I would not be in the same social circles as Ken Powers, but going to Carleton is to be open to meeting all types of people. During the summer between my freshman and junior years, I went to summer school at Stanford and there met a high school student doing one of those smark-kid programs there who became my girlfriend. She was from Beverly Hills, so I was going to go to California to spend my winter break with her, but I needed a cheap way to get there. Fortunately, I had become friendly with a junior transfer student from UCLA, who had – this was 1970, remember – an old VW Van and was looking to make a little cash giving people a ride there. Four of us signed up to ply the western 2/3 of the country in the December cold. A senior couple, Ken Powers, and me. Jammed together in a van for what became the better part of 48 hours gets you to be friends – or enemies – quickly. We decided to go directly south to Fort Smith, Arkansas, and turn right to Route 66 and the long-time hip way to get to L.A. Woody, my transfer friend, entrusted me with a huge pile of maps – so important in a pre-cell phone day. I was a geography nut so pleased at going to places like Fort Smith, Arkansas, along the way, as was Ken. I always approved any rest stop or detour along the way with him and we bored the rest of our crew gazing and pointing at the maps, changing from Iowa to Missouri to Arkansas and so forth. I don’t quite remember why Ken was headed our way, but our discussions of completely unimportant topics made every mile a little less arduous in the van, Woody not letting us go over 55 MPH.We started at night, but as it took us some time to get the sequence of who would drive when, what the radio and seating rules would be and so forth. Ken and I were particularly night owls, so we would be driving in the wee hours and sitting shotgun for each other, managing the maps. We were the only ones up, to be sure, when we hit that right turn at Fort Smith – we had wanted to go south immediately to get out of the major snow belt.We realized that we were all longhaired – me the most, save for our female passenger – and Ken not so much, so we were a little a-feared of what Southern gas station and snack store owners would think of us. By the time we crossed into Oklahoma, Ken and I, at least, were getting a little giddy. “Look,” I told him, banging my finger at the Oklahoma map. “There’s Muskogee. We’ve got to stop in Muskogee.” A popular country music song by Merle Haggard was “Okee from Muskogee,” which delineated why the cowboys from Muscogee were more god-fearing and patriotic and, frankly, anti-longhair than anyone. “We don’t smoke marijuana in Muscogee. We don’t take our trips on LSD,” proclaimed the song. “Old glory is on the downtown court house. White lightning’s still the cheapest drink at all.”A neon light lit up in downtown Muscogee for a diner. Route 66 was the downtown main street in most of these towns along the way, and we presumed this was where you stopped if you were on the road at breakfast time in Muscogee. We trundled in, Ken and I laughing and the others more sedate. Our hair and van and grungy clothing were not de rigeur in this joint, but no one yelled at us, at least right off. We put in our orders and Ken and I headed toward the juke box. Sure enough, “Okee from Muskogee” was on it. Despite Woody’s warning that we were in jeopardy of not getting to California whole if we did it, Ken and I put in our nickels and pushed the button. We mostly clapped in unison with the lyrics, but we joined in the chorus, “I’m proud to be an Okie from Muskogee…” and then whatever would come next that we could slobber through. Ken and I were slim and short, but we had moxie, I guess. Either the assembled men near the exit looked at us sternly, or we imagined them doing so. We did stop laughing long enough to get past them. Woody and the couple, I am sure, prayed that the van would start and we would be heading west in a flash…or whatever the fastest speed the van would go. We had some more goofy things that went on before getting to Beverly Hills and my girlfriend’s house, but Muscogee was what we remembered. We never became friends, but when we passed each other on campus the next three years, we pointed and said, “Muscogee,” and let out a chuckle.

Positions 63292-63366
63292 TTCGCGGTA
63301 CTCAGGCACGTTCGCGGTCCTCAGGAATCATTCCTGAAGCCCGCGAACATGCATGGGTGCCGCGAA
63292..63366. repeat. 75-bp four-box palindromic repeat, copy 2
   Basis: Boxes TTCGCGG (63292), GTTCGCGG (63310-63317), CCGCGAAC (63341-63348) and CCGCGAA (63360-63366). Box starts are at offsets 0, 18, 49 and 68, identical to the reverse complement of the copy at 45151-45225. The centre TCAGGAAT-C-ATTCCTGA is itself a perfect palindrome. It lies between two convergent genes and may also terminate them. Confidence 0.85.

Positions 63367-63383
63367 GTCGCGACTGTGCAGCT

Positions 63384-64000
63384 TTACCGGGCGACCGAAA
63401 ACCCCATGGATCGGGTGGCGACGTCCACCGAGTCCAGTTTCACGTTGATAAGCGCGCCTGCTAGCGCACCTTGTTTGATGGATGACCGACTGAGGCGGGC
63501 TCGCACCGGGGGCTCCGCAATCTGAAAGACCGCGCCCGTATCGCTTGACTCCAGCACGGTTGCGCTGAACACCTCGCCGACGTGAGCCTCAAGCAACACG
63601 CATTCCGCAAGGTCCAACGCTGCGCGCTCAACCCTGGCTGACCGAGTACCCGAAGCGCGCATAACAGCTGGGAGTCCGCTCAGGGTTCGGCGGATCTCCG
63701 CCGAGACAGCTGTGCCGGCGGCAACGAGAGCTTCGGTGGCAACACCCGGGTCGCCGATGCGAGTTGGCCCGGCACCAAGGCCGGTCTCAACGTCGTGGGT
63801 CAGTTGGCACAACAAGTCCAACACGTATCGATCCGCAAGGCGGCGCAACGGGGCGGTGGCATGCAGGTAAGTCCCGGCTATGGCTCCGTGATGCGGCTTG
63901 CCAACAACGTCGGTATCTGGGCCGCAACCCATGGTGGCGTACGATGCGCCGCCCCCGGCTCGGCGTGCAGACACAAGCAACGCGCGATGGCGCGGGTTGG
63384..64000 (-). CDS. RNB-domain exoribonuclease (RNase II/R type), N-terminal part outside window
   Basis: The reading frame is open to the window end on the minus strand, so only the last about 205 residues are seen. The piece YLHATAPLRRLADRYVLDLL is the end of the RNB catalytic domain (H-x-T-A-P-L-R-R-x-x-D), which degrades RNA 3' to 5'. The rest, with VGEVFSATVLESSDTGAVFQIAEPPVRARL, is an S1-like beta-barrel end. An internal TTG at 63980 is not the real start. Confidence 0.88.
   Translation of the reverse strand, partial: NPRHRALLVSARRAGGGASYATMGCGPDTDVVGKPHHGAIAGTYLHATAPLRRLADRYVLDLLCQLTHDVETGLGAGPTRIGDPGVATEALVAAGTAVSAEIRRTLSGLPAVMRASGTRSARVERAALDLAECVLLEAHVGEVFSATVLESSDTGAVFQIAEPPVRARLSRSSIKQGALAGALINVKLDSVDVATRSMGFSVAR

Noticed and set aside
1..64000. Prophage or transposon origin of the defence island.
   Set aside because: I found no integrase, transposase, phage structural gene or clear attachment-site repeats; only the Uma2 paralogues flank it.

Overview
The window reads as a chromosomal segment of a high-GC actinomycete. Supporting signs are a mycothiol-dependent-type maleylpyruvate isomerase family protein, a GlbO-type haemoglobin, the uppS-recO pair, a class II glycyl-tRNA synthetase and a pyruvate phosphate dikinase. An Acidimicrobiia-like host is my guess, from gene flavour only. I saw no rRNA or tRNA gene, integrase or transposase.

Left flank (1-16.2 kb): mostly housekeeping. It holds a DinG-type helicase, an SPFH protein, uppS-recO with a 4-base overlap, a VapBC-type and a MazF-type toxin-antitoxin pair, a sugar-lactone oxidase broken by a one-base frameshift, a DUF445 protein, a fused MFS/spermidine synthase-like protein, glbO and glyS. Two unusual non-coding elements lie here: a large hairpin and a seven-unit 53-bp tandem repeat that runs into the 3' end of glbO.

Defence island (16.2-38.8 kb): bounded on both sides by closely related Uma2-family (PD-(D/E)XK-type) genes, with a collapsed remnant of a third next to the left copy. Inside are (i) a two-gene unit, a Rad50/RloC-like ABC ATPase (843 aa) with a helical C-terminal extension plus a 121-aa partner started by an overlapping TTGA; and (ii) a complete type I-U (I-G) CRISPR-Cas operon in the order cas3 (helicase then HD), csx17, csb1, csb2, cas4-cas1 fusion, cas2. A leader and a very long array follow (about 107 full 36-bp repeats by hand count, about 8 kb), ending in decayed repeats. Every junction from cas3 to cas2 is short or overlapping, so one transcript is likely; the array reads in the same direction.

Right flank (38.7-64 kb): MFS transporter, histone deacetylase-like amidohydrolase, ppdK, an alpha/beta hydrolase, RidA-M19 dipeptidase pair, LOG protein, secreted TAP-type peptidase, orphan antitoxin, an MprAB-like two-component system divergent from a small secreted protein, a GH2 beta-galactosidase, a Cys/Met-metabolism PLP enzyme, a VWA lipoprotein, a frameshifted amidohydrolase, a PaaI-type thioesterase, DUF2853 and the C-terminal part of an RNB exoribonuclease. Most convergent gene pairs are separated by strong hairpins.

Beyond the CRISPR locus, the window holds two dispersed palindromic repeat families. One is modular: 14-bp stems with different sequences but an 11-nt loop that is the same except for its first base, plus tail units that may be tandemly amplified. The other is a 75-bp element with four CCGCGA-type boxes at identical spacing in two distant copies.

-Robert Strauss ’73